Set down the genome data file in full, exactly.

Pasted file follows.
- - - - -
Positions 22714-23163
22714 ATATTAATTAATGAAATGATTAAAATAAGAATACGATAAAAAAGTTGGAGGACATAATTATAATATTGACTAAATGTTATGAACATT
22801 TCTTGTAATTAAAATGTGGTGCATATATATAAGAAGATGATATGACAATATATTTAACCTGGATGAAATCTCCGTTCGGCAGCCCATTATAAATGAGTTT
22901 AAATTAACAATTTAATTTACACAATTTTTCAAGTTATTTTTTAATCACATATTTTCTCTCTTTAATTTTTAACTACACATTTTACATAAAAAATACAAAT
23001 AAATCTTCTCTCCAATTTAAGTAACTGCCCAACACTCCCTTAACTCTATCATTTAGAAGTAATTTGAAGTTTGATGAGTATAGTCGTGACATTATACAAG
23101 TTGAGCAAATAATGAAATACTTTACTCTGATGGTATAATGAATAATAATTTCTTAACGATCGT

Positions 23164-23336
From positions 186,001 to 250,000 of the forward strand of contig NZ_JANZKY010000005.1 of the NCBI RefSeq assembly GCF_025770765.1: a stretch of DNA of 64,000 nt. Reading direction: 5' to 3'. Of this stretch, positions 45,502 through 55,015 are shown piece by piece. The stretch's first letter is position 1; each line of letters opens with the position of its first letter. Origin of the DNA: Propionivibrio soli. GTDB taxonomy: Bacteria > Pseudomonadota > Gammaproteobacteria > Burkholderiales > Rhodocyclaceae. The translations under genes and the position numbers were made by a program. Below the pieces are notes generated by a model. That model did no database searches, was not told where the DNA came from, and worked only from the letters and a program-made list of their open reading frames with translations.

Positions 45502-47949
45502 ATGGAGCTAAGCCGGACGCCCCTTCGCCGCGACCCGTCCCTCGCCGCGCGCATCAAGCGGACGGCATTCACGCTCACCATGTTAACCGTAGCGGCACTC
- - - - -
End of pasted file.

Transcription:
Positions 22714-23163
22714 ATATTAATTAATGAAATGATTAAAATAAGAATACGATAAAAAAGTTGGAGGACATAATTATAATATTGACTAAATGTTATGAACATT
22801 TCTTGTAATTAAAATGTGGTGCATATATATAAGAAGATGATATGACAATATATTTAACCTGGATGAAATCTCCGTTCGGCAGCCCATTATAAATGAGTTT
22901 AAATTAACAATTTAATTTACACAATTTTTCAAGTTATTTTTTAATCACATATTTTCTCTCTTTAATTTTTAACTACACATTTTACATAAAAAATACAAAT
23001 AAATCTTCTCTCCAATTTAAGTAACTGCCCAACACTCCCTTAACTCTATCATTTAGAAGTAATTTGAAGTTTGATGAGTATAGTCGTGACATTATACAAG
23101 TTGAGCAAATAATGAAATACTTTACTCTGATGGTATAATGAATAATAATTTCTTAACGATCGT

Positions 23164-23336
From positions 186,001 to 250,000 of the forward strand of contig NZ_JANZKY010000005.1 of the NCBI RefSeq assembly GCF_025770765.1: a stretch of DNA of 64,000 nt. Reading direction: 5' to 3'. Of this stretch, positions 45,502 through 55,015 are shown piece by piece. The stretch's first letter is position 1; each line of letters opens with the position of its first letter. Origin of the DNA: Propionivibrio soli. GTDB taxonomy: Bacteria > Pseudomonadota > Gammaproteobacteria > Burkholderiales > Rhodocyclaceae. The translations under genes and the position numbers were made by a program. Below the pieces are notes generated by a model. That model did no database searches, was not told where the DNA came from, and worked only from the letters and a program-made list of their open reading frames with translations.

Positions 45502-47949
45502 ATGGAGCTAAGCCGGACGCCCCTTCGCCGCGACCCGTCCCTCGCCGCGCGCATCAAGCGGACGGCATTCACGCTCACCATGTTAACCGTAGCGGCACTC